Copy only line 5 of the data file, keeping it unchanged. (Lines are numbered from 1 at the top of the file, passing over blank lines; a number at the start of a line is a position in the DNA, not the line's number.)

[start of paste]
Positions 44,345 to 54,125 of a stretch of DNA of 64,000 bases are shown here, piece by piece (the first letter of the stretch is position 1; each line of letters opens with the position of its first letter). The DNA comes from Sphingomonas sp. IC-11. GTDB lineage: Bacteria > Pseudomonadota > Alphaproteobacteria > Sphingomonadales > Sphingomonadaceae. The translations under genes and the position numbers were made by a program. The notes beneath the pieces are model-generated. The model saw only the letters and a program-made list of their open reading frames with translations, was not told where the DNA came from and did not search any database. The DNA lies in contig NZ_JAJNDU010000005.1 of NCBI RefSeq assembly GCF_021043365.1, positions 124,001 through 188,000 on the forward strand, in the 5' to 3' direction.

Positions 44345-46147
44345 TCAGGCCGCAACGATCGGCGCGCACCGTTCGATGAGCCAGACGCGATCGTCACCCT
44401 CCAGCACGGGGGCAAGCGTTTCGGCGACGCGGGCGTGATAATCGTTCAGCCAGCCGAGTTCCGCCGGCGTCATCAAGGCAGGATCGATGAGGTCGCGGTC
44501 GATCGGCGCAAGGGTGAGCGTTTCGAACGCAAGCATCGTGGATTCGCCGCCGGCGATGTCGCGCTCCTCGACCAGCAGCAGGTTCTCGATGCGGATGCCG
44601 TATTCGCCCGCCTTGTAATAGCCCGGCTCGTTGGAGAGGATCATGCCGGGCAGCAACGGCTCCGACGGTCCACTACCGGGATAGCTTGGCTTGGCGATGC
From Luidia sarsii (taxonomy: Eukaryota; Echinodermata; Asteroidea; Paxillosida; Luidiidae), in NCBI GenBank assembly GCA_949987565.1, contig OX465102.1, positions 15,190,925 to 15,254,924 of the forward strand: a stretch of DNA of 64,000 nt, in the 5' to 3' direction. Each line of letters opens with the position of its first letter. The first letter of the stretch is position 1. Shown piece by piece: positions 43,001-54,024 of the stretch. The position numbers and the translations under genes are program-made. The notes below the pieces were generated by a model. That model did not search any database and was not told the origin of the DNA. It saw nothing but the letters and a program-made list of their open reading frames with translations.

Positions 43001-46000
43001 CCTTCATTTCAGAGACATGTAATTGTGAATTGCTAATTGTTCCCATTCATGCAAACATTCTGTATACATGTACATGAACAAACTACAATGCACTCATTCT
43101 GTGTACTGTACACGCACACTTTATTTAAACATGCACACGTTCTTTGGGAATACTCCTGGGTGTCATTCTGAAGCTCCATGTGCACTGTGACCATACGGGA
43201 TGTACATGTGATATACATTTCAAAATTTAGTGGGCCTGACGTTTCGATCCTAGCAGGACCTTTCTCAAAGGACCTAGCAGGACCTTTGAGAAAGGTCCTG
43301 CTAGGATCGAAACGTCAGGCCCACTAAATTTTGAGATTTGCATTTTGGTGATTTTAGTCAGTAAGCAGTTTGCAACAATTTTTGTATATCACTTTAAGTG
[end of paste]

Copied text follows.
44501 GATCGGCGCAAGGGTGAGCGTTTCGAACGCAAGCATCGTGGATTCGCCGCCGGCGATGTCGCGCTCCTCGACCAGCAGCAGGTTCTCGATGCGGATGCCG